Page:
Grant Slater/KPCC :: Second graders Mark G. and Brandon C. play educational games on iPads at a charter school in Huntington Park.
October 18th, 2013, 6:31am :: L.A. Unified School District’s iPad plan has taken a beating: many iPads remain on lockdown, others went missing, security was breached, and now schools are backing out of the pilot altogether. The district announced it was time to slow the roll out to schools.
It was only a matter of time before someone in Sacramento took notice of the critical headlines around the Los Angeles Unified School District's iPad program. Assemblyman Curt Hagman (R-Chino Hills) has called for hearings, saying it's time to step back and review.
“I don’t believe the right steps have been taken to ensure proper execution and smooth operation of this project,” Hagman said in the letter to the Assemblyman Jim Frazier, Chair of the Assembly Committee on Accountability and Administrative Review this week.
Hagman, whose district is not served by L.A. Unified, requested the committee to hold a special oversight hearing.
The only problem: It was the wrong committee. The Assembly Committee on Accountability and Administrative Review oversees state programs.
That's not to say the state Legislature can't review the project. Among the committees that could hold hearings are:
- Joint Committee on Legislative Audit
- Committee on Education
- Senate Education Committee
The California State Auditor and state Department of Education could also take a look at the project.
Internally, the district's Bond Citizens' Oversight Committee approved the first stage of the project, which was financed by $50 million in bond funds.
The committee is set to review future rollout plans at a meeting Oct. 30, one day after the school board takes it up.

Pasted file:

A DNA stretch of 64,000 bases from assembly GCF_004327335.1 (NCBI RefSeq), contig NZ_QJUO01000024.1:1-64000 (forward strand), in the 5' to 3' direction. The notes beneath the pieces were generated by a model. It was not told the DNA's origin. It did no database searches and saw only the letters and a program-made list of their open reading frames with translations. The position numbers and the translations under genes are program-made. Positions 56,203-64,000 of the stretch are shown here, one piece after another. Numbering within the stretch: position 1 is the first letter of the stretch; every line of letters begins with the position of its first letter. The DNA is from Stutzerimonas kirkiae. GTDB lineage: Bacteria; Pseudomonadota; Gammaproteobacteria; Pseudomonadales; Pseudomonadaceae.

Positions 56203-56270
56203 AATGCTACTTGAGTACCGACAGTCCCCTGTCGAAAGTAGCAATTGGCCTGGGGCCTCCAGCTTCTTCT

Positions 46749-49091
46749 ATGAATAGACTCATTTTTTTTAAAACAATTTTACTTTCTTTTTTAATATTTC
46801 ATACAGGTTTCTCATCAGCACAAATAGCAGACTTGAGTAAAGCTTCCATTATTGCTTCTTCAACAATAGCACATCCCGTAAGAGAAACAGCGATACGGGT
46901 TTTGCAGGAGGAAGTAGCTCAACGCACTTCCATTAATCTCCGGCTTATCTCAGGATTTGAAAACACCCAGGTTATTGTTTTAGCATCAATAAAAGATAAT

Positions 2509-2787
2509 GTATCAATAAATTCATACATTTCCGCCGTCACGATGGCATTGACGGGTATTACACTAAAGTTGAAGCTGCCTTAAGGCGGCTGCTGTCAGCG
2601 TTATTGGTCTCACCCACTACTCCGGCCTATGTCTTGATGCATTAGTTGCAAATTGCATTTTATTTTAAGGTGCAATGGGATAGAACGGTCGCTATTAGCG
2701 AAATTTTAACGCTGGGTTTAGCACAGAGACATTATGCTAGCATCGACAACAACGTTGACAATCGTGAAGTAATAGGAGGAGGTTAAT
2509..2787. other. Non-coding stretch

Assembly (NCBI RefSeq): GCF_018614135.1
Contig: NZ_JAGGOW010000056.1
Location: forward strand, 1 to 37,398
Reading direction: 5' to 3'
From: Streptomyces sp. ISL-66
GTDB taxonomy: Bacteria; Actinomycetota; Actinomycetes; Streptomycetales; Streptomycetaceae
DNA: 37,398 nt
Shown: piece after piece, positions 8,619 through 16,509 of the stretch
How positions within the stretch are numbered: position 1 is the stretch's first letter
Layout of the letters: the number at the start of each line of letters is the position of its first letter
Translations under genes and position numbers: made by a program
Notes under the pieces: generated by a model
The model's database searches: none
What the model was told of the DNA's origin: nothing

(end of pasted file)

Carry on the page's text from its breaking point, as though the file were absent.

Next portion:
First, A CORRECTION: The first phase of the iPad project was financed by $30 million in bond funds, not $50 million, specifically from the program reserve of Measures R and Y. The media and some board members and LAUSD staff have mischaracterized these as “leftover” bond funds – one supposes making them all the better to allocate willy-nilly for pet projects without accountability. “I found twenty bucks in sofa cushions, let’s go to the movies.” That ain’t gonna happen, no how, no way.
Second, if there have been problems with the iPads program execution, the first level of oversight is correctly with the Bond Oversight Committee; but we (I am a committee member) are not the final or ultimate level of oversight. There is the Board of Education and the LAUSD Inspector General. There are the legislative Oversight committees described above, the State Auditor and the Dept. of Education. Down the road I would encourage the Little Hoover Commission to look into this.
Third: There have been allegations and intimations of wrongdoing in the contracting process – that is the proper purview of the LAUSD Inspector General, The District Attorney – perhaps the grand jury - and the State Attorney General. - smf